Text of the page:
Cricket Australia Items/news/2013/5/22/importance-of-legacy

The importance of legacy

UPDATED 23 May, 2013 3:10PM AEST | by Cathryn Fitzpatrick

I always thought I'd play cricket for Australia, I just never thought it would be in the women’s team.

As a 10-year-old in the late 1970s, my role models were Dennis Lillee and Rod Marsh.

I wasn't aware that during the same decade Miriam Knee and her team were contesting the first ever World Cup in cricket, men's or women’s. 

It wasn't until 1985 when I went to Bendigo to watch a Test match between the Australian and English women’s teams that I got to see the players who would  leapfrog  Rod and Dennis as my idols and who would inspire me to find out as much as I could about the history of women’s cricket.

Following that trip I started a scrapbook.

I photocopied stories from books at the local library and scanned any newspaper article that I could find about women’s cricket to add to my scrapbook.

There was no internet back then, so players of the ilk of Margaret Peden, Betty Wilson, Marg Jennings and Sharon Tredrea were more elusive to find.

The more I found out about the history of women’s cricket in Australia, the more my admiration grew for these women and what they gave up to play for their country.

I haven't stopped searching for those stories, which are now a little easier to find online, and I always seek opportunities to talk to past players as they affectionately recall their experiences.

My introduction into the Australian women’s team came at a time of transition for the playing group and I can still remember  listening to the senior players such as Christina Matthews and Lyn Larsen speak of their previous tours, the challenges they faced, and how touring life had certainly changed for the 'modern' female players.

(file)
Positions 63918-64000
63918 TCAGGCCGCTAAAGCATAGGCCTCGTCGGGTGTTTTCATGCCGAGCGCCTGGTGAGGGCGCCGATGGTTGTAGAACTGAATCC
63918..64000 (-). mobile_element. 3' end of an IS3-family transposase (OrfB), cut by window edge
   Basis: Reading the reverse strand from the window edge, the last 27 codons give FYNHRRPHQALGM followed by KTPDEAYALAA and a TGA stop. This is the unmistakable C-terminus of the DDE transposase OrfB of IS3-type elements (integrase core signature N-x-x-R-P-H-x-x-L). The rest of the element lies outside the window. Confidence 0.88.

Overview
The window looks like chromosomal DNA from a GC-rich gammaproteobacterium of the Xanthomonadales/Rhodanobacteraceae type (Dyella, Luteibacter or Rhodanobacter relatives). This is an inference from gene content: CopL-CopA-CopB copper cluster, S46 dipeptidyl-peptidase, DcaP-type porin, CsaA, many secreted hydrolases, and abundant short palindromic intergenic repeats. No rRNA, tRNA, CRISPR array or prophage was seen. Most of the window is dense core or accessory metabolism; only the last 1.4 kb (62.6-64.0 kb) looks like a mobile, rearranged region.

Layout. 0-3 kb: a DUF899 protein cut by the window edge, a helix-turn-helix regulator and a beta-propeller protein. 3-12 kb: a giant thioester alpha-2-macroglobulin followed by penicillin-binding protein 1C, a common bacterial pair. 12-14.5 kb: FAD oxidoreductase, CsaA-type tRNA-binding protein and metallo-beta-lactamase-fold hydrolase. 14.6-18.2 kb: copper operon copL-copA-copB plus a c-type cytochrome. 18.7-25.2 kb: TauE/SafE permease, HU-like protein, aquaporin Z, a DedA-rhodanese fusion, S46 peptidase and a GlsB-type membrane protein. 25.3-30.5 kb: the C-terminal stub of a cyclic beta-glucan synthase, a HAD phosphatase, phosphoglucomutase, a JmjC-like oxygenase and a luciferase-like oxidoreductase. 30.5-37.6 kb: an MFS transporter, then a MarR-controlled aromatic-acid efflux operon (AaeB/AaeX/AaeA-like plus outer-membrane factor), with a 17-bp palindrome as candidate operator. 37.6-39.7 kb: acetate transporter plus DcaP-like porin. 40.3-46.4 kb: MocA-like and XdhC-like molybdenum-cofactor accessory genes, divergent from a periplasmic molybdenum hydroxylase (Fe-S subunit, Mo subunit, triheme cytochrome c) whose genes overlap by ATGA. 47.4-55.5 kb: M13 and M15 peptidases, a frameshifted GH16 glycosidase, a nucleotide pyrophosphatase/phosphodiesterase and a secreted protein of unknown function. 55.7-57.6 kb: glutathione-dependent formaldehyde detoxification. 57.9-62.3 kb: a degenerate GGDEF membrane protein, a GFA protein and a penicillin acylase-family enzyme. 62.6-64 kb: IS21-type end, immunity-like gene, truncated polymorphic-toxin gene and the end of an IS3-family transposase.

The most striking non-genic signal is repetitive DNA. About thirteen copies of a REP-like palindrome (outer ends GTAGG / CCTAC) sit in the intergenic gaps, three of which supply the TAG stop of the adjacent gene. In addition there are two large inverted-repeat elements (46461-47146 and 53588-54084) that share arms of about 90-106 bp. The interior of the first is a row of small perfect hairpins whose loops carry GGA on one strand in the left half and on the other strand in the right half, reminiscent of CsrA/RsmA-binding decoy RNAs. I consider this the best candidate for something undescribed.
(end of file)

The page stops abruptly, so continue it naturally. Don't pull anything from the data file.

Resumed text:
As my playing days came to an end 15 years later, the stories and the voices were a little different, but the observations were the same.

Belinda Clark and Karen Rolton recalled their experiences passionately and were certain that more opportunities would be on offer for the next group of players coming through.

That brings us to now and my role as coach of the Commonwealth Bank Southern Stars.

Culture is a big part of the success of a team and something that I believe is driven equally by staff and players.

Part of our team’s culture is to acknowledge and respect the legacy of those who played before us, while also ensuring we create a legacy of our own.

One of the things that I have taken responsibility for is to bring to life the characters of the past so that when any team leaves the change rooms and runs onto the field, they can do so with a sense of pride, knowing that this opportunity has in a small way come about because of the fearless teams that overcame different challenges to take the same steps.

Our team does run onto the field, full of confidence and pride.

Why? Because that is what we have been taught.

They were taught firstly by Margaret Peden and her team that you must crawl before you walk, and that's what the teams from the 1930s through to the 1970s showed us.

Then the great teams from the 1980s through to the start of this century were able to take the first steps for women’s cricket in this country.

Those steps have allowed the likes of Jodie Fields, Alex Blackwell, Ellyse Perry and others to run.

Because of them, we now get to enjoy what this current group of players are capable of achieving and they too will teach future generations to continue to run.

The opinions expressed here are the views of the writer and do not necessarily reflect the views and opinions of Cricket Australia

First Posted 22 May, 2013 3:07PM AEST

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